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Today's News

  • Reader survey will influence planning and zoning decisions

    LaRue Countians have an opportunity to influence community planning by completing a short survey.
    The Land of Lincoln Planning and Zoning is offering a nine question survey on their website www.laruecounty.org/pzsurvey and in the June 18 issue of The LaRue County Herald News (See page 5A.) Paper ballots are available at three offices in the LaRue County Courthouse (planning and zoning, county clerk and PVA) and Hodgenville City Hall.

  • Submit your best shots for photo contest

    The LaRue County Herald News’ annual photo contest is underway.

    For the second year, we are accepting only digital photos. Scanned photos do not have the quality of digital – so it’s not fair to those entries. We apologize if this inconveniences anyone.

    All entries should be emailed to laruephotocontest@hotmail.com – the same address used in previous contests. You can bring digital photos on a CD or thumb drive to our office at 40 Shawnee Drive, Hodgenville.

  • Rock-throwing lands man in jail

    A Magnolia man, who police say has been throwing rocks at moving vehicles in two counties, was indicted last week by a LaRue County grand jury on several charges. He has allegedly caused thousands of dollars worth of damages to vehicles and seriously injured one driver.

    Gregory B. Stillwell, 37, was charged in separate cases with first-degree wanton endangerment and first-degree criminal mischief. In one case, he faces an additional assault charge for allegedly striking a woman with a rock. He faces another count of criminal mischief in Green County.

  • Louisville Civic Orchestra to bring free concert to LaRue

    Come 7 p.m., Sept. 20, LaRue Countians will have the opportunity to hear the Louisville Civic Orchestra perform in a free concert at a site in this county.

    “The beauty of these instruments imparts an enjoyment that lasts a lifetime,” said local pianist and music teacher Diana Aubrey who is coordinating the visit.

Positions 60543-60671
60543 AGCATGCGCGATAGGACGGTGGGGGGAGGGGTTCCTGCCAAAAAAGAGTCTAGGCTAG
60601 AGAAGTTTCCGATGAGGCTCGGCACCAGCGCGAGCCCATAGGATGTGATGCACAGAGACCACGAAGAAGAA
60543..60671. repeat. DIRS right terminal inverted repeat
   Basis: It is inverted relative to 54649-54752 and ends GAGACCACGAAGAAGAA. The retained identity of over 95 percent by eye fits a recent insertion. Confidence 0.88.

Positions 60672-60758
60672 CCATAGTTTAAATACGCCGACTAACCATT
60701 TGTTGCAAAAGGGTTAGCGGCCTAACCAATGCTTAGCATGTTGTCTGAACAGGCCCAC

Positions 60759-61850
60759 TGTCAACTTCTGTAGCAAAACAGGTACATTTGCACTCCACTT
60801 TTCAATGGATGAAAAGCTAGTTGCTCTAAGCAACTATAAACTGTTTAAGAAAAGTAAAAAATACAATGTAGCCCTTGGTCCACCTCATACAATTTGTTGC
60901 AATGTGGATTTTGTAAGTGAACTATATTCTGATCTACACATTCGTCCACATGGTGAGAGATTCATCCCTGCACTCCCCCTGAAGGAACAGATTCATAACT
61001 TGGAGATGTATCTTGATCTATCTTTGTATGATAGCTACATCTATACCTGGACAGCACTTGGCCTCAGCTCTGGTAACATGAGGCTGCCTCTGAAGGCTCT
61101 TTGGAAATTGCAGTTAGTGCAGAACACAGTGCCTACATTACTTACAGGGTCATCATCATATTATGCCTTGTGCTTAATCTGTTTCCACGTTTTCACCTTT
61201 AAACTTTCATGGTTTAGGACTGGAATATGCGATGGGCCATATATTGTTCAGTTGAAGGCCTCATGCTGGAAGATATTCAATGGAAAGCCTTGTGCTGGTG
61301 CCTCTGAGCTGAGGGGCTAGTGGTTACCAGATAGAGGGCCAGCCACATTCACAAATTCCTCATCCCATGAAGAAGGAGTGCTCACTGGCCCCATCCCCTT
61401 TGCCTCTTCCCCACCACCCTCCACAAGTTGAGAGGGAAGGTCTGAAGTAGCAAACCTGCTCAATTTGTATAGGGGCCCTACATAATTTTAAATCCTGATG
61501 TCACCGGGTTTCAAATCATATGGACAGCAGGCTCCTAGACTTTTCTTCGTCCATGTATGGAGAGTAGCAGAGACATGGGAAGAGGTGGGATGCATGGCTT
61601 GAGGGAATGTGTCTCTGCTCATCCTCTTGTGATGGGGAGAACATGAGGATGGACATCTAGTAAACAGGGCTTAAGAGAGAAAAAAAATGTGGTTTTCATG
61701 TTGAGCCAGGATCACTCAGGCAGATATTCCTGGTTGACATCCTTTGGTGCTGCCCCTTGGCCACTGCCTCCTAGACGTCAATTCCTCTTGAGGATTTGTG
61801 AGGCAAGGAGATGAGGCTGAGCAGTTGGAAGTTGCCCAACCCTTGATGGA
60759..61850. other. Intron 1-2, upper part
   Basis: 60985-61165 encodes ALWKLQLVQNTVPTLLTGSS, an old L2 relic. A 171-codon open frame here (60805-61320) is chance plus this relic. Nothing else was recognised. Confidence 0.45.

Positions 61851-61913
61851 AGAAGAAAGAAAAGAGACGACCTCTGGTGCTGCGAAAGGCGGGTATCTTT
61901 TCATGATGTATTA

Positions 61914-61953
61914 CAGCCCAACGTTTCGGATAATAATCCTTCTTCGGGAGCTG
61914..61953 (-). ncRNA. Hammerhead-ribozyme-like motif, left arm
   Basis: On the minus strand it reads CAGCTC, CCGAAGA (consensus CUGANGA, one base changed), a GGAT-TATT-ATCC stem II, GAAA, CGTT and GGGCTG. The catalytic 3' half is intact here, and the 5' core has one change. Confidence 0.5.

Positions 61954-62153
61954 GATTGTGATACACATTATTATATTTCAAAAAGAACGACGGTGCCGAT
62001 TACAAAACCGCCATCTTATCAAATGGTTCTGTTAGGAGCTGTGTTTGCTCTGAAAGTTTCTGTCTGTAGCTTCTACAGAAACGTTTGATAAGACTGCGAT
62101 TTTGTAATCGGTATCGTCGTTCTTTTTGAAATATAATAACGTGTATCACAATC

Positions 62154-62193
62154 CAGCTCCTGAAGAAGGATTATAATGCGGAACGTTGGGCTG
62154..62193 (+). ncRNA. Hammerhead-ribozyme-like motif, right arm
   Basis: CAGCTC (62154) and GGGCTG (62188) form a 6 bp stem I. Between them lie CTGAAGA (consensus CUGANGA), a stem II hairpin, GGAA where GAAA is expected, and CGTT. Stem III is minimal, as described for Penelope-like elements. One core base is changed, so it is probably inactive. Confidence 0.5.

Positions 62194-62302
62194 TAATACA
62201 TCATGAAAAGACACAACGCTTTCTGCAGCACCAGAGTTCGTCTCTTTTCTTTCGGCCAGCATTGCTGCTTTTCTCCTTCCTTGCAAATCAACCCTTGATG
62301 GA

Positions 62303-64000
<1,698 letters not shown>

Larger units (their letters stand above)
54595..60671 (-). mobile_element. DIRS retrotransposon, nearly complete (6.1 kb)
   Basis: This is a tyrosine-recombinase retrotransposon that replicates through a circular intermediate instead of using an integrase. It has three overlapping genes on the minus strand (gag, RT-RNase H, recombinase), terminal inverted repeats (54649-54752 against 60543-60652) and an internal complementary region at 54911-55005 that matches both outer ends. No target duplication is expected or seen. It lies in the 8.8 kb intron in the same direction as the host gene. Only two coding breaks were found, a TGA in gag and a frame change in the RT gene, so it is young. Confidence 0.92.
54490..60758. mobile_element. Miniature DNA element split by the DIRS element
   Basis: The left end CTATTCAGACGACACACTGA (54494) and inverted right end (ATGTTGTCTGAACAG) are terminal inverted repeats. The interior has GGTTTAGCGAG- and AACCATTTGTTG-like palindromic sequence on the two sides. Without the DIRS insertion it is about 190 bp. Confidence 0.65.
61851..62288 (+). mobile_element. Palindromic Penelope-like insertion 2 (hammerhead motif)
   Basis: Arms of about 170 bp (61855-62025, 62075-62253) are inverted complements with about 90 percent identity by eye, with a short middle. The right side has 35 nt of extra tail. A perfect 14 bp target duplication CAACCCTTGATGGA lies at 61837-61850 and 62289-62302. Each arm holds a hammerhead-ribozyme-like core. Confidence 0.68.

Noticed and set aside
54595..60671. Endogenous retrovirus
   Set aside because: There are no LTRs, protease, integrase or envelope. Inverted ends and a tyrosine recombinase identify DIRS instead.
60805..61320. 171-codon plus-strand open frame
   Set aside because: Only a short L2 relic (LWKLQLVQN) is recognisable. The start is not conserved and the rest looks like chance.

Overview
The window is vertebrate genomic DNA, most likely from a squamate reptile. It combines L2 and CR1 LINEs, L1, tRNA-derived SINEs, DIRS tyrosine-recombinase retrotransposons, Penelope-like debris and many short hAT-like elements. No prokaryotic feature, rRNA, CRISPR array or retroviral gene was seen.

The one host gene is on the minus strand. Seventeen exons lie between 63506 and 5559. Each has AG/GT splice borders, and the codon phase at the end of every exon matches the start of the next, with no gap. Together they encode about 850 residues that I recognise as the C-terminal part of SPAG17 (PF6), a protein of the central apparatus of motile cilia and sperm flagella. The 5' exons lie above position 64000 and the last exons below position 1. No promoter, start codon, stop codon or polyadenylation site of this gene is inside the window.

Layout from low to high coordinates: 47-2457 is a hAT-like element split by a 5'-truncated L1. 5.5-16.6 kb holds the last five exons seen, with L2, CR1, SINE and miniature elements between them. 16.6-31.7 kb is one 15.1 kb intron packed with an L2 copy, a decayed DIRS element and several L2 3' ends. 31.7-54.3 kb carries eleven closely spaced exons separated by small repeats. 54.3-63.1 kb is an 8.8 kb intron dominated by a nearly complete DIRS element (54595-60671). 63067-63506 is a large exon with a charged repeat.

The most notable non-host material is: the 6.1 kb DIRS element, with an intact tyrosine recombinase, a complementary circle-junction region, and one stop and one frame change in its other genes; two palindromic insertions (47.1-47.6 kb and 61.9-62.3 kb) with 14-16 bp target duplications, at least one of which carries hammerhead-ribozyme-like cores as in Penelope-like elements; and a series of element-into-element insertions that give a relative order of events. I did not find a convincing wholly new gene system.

“The good thing is you don’t have to have all this classical knowledge to enjoy it.”

  • You can download a book for free

     Wouldn’t it be nice to be able to check out a library book from anywhere – a free one that can’t be lost, stolen, overdue or eaten by the family dog?

    That opportunity is available right here in LaRue County through the LaRue County Public Library, according to Dana Jolly, LaRue County librarian.

  • Drug overdose is leading cause of death in state

    Most Kentucky adults don't know that drug overdose is the leading cause of death in the state, but those in the east do.

  • CENSUS: LaRue losing population

    Is the county dying?

    The U.S. Census issued a report last week showing births and deaths in all U.S. counties from the end of June 2011 to July 1, 2012. There were more deaths than births in 36 percent of the nation's 3,100-plus counties.

    In rural counties, the percentage of places with more deaths than births was even higher. Nearly half (46 percent) had more deaths than births. A number of news reports, according to The Rural Blog, carried headlines saying that these counties were “dying.”

  • City property found at Fairgrounds

    A reported burglary at the LaRue County Fairgrounds over the weekend has led to the recovery of numerous items belonging to the City of Hodgenville.

    LaRue County Fair Board President – and ousted mayor of Hodgenville - Terry Cruse reported that several items were taken from buildings at the fairgrounds either late Saturday or early Sunday, according to Police Chief Steve Johnson. One of the items was a Scag riding lawnmower owned by the City.

    Apparently, locks to both of the fairgrounds’ gates were cut by the perpetrator.

  • GRIBBINS' MURDER TRIAL: Day-to-day coverage

    Shortly before 9 p.m. Thursday, a jury of six men and six women found Christopher Gribbins guilty of wanton murder in the death of David Litsey Jr.

    After handing down their verdict, the jury went into a second deliberation to determine its recommended sentence. Mary Ann McClain Sapp of the probation and parole office testified that the jury could sentence Gribbins to 20-50 years or to life in prison. She added that he would have to serve 85 percent of his term or 20 years, whichever was less, before he would be eligible for parole.

  • Girls' Sweet Sixteen is moving

    The tourism community remains optimistic despite news that the KHSAA Girls’ Sweet Sixteen basketball tournament won’t be coming to Bowling Green in 2016-17.

    Vicki Fitch, executive director of the Bowling Green Area Convention and Visitors Bureau, said there will be other opportunities for Bowling Green to bring in large crowds.

    “Of course we’re disappointed ... but we have other KHSAA events we’re securing,” Fitch said.